City staff began preparing an update on the Chinatown Economic Revitalization Action Plan (CRAP) in October of last year, which included two open houses for the public to share feedback regarding the proposed changes. As per usual with consultation processes, the City failed to notify residents in many buildings in Chinatown, Strathcona, and the Downtown Eastside. Those who received the small notice cards thought they were spam, or could not understand the Chinese translation. At the two open house dates, the vast majority of the displays only had the titles translated into Chinese, and very inadequate interpretation done by City staff, in addition to the absence of a Mandarin interpreter.
When Chinatown Concern Group asked for the materials to be fully translated, it took over a month to get the translations, and the City’s excuse to the request for certified interpreters was a shortage of funds and time. The City’s complete disregard for the language rights of entire migrant communities that already face barriers to accessing information seems purposeful; the consultations are merely a front.
After Chinatown Concern Group held a press conference last November calling out major problems of accessibility and undemocratic consultation processes, the City agreed to hold a third open house in early 2017, as requested. However, the timing was within the first week of lunar new year (festivities last for 15 days) so many residents were busy, and notices were sent to the same buildings that were flyered for the October 2016 open houses less than two weeks prior.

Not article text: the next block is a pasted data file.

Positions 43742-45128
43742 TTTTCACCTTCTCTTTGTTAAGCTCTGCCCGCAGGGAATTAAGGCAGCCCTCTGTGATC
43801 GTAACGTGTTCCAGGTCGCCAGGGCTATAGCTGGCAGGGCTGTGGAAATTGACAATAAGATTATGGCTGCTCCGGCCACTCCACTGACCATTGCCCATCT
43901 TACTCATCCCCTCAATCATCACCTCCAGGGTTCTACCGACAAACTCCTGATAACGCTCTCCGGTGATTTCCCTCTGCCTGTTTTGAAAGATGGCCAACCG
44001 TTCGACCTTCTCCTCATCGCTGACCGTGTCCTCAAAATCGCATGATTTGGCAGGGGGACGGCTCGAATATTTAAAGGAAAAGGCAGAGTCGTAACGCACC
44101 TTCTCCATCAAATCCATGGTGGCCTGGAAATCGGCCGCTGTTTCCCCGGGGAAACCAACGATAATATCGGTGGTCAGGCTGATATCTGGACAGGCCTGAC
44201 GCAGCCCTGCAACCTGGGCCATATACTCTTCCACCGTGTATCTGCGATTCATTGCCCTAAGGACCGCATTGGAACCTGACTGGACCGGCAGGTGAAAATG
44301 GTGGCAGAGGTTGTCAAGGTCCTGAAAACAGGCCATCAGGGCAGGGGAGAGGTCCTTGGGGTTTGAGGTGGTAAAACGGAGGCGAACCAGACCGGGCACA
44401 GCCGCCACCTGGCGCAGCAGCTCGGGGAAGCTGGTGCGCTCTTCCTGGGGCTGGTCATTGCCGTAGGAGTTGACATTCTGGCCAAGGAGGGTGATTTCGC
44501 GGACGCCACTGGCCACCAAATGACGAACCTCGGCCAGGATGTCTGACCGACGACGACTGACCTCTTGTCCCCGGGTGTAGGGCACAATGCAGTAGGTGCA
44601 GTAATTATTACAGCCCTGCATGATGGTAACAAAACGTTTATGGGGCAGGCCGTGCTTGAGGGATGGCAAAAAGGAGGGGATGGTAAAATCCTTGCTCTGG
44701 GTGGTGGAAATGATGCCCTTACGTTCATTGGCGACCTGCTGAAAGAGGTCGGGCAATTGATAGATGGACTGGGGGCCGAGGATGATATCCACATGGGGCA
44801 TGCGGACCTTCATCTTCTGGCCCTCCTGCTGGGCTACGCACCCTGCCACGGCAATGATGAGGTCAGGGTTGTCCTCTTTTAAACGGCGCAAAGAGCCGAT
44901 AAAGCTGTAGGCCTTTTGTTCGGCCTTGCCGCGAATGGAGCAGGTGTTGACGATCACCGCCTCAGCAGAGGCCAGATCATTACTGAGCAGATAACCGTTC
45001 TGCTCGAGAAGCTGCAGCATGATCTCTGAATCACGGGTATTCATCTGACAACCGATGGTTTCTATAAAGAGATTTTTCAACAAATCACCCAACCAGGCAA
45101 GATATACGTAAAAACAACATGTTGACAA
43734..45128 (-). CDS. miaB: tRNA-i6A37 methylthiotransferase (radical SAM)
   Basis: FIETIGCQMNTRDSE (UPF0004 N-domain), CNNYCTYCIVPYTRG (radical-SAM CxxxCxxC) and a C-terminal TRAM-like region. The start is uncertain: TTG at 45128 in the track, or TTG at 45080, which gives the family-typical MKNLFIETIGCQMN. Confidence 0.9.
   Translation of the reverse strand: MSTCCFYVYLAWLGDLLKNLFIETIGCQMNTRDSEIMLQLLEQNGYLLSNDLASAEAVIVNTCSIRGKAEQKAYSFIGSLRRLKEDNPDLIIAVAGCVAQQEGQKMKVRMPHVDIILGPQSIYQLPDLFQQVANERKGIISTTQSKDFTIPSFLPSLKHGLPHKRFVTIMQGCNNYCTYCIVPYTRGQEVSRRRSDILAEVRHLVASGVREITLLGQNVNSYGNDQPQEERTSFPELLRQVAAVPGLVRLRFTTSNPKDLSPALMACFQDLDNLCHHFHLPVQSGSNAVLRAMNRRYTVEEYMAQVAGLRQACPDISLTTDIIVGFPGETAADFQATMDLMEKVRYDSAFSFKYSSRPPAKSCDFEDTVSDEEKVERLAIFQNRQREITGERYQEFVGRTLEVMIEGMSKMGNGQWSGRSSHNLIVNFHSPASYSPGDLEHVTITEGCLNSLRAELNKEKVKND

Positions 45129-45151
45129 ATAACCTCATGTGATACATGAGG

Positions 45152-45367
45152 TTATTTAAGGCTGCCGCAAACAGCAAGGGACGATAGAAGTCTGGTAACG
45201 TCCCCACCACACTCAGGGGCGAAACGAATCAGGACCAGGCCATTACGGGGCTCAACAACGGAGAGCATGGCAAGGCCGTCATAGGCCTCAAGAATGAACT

We strongly oppose the CRAP because, contrary to its goals of supporting “innovative heritage, cultural and affordable housing projects,” “preserving Chinatown’s unique heritage,” and “bringing community members together to address issues such as economic growth and heritage retention,” the proposed policy will systematically displace and marginalize the low-income Chinese community even more than the Historic Heights Review of 2011.
Major changes include raising the maximum building height all around, with developments of up to 150 ft (or about 14 stories) on Main Street that will no longer need to apply for rezoning or hold public consultations. New developments also do not need to include any social housing. Buildings over 90 ft only need to include 20% of units as social housing, but not at 1/3 of the renter’s income or at welfare/pension rate.
Another incentive for developers is the proposed 200 foot wide building site fronts. The main reason why condo developers were not attracted to Chinatown in the past was because of height limits from the Historic Area designation and the 25 foot wide lots. City Council, during its public consultation period of the Heights Review in 2009, received feedback of “strong opposition to taller towers.” It also heard that “heritage character and scale [were] most important” and a “concern for impact of development on the low-income community.” But Council still passed it and opened the floodgates for market development in Chinatown. Our elected civil servants have ignored public feedback (that they had knowledge of) in the past, and they are doing it once again with the unpublicized CRAP open houses as a façade for democracy.
Chinatown Concern Group is not opposed to development, but we want equitable development that is in the hands of community members who need it and led by their voices. Our demands are:
- For new buildings of any height to have at least 50% of the floor space dedicated to social housing. In the past we called for a percentage of housing units to be dedicated to social housing, but the City is making social housing units smaller and smaller!
- For all social housing units to be affordable to people on welfare/pension, and to employed low-income people at 30% of their incomes
- For a height restriction of 50 feet across all of Chinatown (in all Historic Areas) for any market development
何盈欣 Beverly Ho, 華埠行動小組 Chinatown Action Group
鄧國煇 Godfrey Tang, 唐人街關注組 Chinatown Concern Group